NEW South Wales community legal centres have been warned not to engage in any law reform that is critical of government, or their funding could be at risk.
Staff fear the new restrictions could have profound ramifications for survivors of sexual abuse in the upcoming Royal Commission into Institutional Responses to Child Sexual Assault, given the centres were set up to provide legal support to those who couldn't afford adequate legal representation.
Angela Pollard, the centre manager at the Northern Rivers Community Legal Centre, said that while she was pleased sexual abuse survivors would now have access to a new federally-funded national legal advisory service auspiced through the existing centres, she feared a directive last week from the NSW Attorney-General's Department could prevent the centre supporting victims should the Commissioner discover significant government failings in the protection of children in care.
"This is the first time in the 40-year history of CLCs that funding is potentially threatened by CLCs engaging in their usual activities, which may include lobbying for law reform and changes to government policy," she said. "Just as the Environmental Defenders Office was under the blowtorch recently for their legitimate legal work with community groups objecting to coal seam gas, so may we find ourselves in a similar position.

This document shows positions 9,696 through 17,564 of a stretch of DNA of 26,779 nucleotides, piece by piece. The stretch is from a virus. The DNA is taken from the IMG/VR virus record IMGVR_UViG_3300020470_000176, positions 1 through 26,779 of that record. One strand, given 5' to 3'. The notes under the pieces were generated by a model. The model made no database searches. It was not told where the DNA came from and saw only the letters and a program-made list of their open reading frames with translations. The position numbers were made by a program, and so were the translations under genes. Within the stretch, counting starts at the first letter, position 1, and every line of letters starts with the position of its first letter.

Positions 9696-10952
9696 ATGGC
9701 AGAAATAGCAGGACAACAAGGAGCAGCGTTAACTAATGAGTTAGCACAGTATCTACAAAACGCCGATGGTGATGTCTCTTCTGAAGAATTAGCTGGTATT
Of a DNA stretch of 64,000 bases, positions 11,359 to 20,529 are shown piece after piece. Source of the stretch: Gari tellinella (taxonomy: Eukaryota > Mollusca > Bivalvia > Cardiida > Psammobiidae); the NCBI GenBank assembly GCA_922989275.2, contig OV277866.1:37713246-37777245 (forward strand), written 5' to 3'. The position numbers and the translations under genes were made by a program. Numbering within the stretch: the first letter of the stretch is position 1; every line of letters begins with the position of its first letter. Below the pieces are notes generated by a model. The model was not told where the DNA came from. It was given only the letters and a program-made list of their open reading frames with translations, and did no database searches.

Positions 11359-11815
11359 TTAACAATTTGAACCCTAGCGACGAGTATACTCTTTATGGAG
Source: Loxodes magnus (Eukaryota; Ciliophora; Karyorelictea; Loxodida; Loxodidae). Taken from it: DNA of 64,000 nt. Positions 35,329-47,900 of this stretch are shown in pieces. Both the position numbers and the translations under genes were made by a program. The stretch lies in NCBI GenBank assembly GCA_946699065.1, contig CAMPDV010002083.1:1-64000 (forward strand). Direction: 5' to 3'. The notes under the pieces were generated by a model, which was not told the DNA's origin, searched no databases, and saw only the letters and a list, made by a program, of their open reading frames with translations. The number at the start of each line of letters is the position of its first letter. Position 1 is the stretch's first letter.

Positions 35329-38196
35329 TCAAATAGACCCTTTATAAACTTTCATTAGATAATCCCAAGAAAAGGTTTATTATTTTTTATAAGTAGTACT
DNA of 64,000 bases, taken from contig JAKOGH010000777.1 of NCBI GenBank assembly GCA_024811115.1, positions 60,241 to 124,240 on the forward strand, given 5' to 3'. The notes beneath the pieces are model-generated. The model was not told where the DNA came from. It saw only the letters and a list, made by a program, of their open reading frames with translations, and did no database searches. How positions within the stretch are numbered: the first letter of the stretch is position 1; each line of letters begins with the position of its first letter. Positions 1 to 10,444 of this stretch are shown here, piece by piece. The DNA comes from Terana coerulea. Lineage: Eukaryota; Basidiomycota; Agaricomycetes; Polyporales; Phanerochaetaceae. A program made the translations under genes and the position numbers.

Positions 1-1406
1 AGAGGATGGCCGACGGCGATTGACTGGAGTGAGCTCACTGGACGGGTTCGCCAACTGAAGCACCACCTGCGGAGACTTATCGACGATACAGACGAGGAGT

"We need to be able to address systemic issues as well as provide individual support for clients, otherwise we may well find ourselves having another Royal Commission in 20 or 30 years time."
Ms Pollard said research showed survivors found it extremely difficult to re-tell their stories in the harsh nature of the criminal justice system, and that adequate and equitable representation was crucial to the success of the Royal Commission.
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